In the same way, Akhila will find that the India she expects, where everything is cheap, and teams unquestioningly toe the line, is also a thing of the past. The new India is conscious of its quality and commands a fair price, knows its global role, and is working harder than the West to beat the West at its own game. Now, every minute is a deadline, and India works both by Indian Standard Time as well as American Time, both coasts included. But things still take longer to get fixed, collective responsibility continues as the norm, so patience is essential. .She is in between brown and white as an NRI and she has to realise that she has to err on the side of the expatriate.
3. The importance of Family has remained what it was. Respect it.
Some things haven’t changed. Families may be physically nuclear, but emotionally, India still lives in a joint set-up. Every decision has to be run past the elders, and it’s imperative to attend the funeral of a second cousin twice removed. Professionalism is important, but if Akhila learns to balance it with the demands of family ties, both for herself and for her new team, she’ll fit in faster.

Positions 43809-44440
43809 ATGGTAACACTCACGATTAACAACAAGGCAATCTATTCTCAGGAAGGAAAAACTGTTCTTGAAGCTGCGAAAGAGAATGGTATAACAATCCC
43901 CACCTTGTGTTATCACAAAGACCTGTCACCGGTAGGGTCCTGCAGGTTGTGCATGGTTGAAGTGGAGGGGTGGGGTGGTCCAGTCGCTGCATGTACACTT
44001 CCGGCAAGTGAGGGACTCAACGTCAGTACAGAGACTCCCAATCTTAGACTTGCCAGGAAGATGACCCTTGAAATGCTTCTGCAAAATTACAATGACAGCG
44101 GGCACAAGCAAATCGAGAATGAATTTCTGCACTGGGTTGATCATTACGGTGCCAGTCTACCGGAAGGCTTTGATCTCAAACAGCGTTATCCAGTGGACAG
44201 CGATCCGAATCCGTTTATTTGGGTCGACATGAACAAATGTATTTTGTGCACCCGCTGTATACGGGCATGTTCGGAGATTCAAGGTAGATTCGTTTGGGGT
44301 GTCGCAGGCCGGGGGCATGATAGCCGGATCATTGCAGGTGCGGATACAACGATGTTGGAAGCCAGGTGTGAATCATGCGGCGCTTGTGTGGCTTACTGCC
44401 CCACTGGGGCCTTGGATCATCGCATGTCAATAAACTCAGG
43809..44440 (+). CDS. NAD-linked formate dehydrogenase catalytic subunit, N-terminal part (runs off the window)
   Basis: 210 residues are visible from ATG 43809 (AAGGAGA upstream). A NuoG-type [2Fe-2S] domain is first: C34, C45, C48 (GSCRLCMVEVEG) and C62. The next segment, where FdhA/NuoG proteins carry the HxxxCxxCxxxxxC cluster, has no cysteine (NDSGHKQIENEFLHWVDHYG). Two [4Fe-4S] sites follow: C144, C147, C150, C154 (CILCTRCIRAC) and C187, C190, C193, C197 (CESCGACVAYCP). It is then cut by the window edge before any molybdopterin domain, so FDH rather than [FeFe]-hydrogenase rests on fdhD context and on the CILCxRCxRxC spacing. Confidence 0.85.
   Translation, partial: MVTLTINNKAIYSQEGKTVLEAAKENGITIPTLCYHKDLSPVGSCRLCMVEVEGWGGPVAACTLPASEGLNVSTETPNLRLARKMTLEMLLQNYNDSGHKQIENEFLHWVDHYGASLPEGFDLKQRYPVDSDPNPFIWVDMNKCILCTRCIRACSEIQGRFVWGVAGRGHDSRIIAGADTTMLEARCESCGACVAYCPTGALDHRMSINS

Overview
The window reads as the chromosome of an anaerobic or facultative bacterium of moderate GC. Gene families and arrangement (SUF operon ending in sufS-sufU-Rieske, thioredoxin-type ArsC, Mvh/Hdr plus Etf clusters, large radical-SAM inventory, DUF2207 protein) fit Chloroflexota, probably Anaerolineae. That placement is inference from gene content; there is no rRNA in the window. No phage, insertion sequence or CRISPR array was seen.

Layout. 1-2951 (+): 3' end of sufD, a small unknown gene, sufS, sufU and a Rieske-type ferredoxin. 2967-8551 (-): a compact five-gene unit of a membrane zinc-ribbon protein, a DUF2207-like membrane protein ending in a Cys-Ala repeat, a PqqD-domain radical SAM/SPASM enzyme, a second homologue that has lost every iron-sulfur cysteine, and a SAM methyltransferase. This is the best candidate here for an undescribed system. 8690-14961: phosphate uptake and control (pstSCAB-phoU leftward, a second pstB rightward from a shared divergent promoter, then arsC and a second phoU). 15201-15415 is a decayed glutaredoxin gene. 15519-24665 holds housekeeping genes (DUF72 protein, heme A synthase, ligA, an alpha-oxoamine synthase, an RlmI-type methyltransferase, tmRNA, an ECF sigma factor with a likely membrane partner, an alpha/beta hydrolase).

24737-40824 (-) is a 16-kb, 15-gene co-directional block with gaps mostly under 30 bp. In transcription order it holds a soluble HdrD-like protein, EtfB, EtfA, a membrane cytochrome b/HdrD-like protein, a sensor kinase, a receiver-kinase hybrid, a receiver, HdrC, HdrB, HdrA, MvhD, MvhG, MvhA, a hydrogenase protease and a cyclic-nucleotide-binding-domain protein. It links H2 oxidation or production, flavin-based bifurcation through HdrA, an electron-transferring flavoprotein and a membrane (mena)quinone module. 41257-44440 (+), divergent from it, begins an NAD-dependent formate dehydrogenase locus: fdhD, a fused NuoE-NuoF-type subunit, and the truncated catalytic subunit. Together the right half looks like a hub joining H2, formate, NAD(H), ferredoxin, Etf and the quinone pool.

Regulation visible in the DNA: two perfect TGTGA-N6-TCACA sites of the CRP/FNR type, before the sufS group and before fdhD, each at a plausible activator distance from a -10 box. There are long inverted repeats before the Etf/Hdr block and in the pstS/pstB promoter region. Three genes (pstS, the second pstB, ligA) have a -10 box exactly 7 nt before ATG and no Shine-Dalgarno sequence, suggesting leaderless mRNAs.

4. Privacy and space now have a different meaning. Understand it.
Everyone has an opinion and will express it, even her child-rearing practices will be commented on. She just has to respectfully listen and quietly do only what she wants with the advice. Also, it will be useful to spend time with people but balance it with “me” time she’s used to.
5. Handling domestic help is an art. Re-learn it.